Is it coincidence that the highest court has at last given judgments contrary to the interests of those furthering the registration of greens, just when legislation has been passed, in ss.14 to 17 of the Growth and Infrastructure Act 2013, which greatly repress those interests through statutory measures? Perhaps. But it’s hard not to read the judgment in these conjoined cases as exhibiting a sympathy for the developer, and an indifference to the interests of the local inhabitants, which is in striking contrast to the judgments of this court in earlier cases. If I were Newhaven Town Council, appearing before the Supreme Court in the spring in R (on the application of Newhaven Port & Properties Limited v East Sussex County Council and another and R (on the application of Newhaven Port & Properties Ltd v The Secretary of State for the Environment Food & Rural Affairs, to defend the registration of Newhaven West Beach as a town green, I wouldn’t be feeling too sanguine.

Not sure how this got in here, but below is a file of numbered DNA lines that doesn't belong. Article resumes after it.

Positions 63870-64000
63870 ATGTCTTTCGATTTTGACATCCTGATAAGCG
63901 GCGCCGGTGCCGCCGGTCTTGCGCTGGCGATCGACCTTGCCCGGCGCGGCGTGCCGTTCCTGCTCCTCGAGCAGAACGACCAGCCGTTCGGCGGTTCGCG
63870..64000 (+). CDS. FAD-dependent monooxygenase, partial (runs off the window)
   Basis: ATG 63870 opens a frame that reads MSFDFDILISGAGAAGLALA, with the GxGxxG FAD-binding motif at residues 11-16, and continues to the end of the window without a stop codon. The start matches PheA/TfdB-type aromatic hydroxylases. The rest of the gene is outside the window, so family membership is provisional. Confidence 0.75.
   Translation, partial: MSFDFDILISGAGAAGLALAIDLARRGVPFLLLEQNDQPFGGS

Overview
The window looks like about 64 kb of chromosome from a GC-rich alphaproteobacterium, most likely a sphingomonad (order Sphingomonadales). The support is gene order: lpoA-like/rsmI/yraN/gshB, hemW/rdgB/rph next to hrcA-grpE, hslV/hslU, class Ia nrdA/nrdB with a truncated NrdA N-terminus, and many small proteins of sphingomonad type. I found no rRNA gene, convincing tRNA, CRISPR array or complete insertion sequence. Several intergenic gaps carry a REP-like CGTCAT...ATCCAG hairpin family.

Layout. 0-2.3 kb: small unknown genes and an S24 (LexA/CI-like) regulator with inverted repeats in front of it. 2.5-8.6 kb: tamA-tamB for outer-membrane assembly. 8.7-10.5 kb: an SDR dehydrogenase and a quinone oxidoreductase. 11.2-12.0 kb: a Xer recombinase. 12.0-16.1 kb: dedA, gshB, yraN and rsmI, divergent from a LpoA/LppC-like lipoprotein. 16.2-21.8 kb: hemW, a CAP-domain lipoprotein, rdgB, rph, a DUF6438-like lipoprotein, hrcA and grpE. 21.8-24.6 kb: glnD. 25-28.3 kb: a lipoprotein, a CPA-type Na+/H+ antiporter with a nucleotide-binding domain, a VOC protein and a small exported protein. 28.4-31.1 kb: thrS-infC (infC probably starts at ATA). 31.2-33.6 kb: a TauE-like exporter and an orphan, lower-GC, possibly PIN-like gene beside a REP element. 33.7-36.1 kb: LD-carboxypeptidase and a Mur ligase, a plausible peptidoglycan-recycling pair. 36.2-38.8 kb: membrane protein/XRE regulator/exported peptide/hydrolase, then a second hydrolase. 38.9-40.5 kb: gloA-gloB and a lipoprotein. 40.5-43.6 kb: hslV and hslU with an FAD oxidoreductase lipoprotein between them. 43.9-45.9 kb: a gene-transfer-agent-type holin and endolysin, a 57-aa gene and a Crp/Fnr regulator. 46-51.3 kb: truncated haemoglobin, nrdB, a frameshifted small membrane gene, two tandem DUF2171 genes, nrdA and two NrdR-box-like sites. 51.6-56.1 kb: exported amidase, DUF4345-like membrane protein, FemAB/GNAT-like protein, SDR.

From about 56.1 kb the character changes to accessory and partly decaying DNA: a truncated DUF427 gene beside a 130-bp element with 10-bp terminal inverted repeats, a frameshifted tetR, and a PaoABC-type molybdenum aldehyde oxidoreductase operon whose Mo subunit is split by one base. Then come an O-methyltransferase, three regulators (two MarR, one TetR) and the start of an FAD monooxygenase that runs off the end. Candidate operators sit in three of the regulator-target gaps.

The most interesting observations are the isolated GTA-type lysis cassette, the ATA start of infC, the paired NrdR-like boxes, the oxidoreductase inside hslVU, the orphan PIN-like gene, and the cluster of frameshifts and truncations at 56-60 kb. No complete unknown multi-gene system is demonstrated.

One interesting aside: in commenting on the role of the court in a s.14 challenge, Lady Hale said: “The administrative process of registration does not fulfil the requirement in article 6 [of the ECHR] for a ‘fair…hearing by…an impartial tribunal established by law’. The section 14 process of rectification fills that gap. That is one reason why it has to be a full rehearing rather than a review of the registration authority’s decision.” However, s.14 does not apply to registrations made in areas where Part 1 of the 2006 Act has been brought fully into force, and there is no equivalent provision except for judicial review, which does not allow for a full rehearing. So perhaps we will eventually hear from the Supreme Court again on the question, never entirely satisfactorily addressed, of whether the registration process for greens is compatible with ECHR.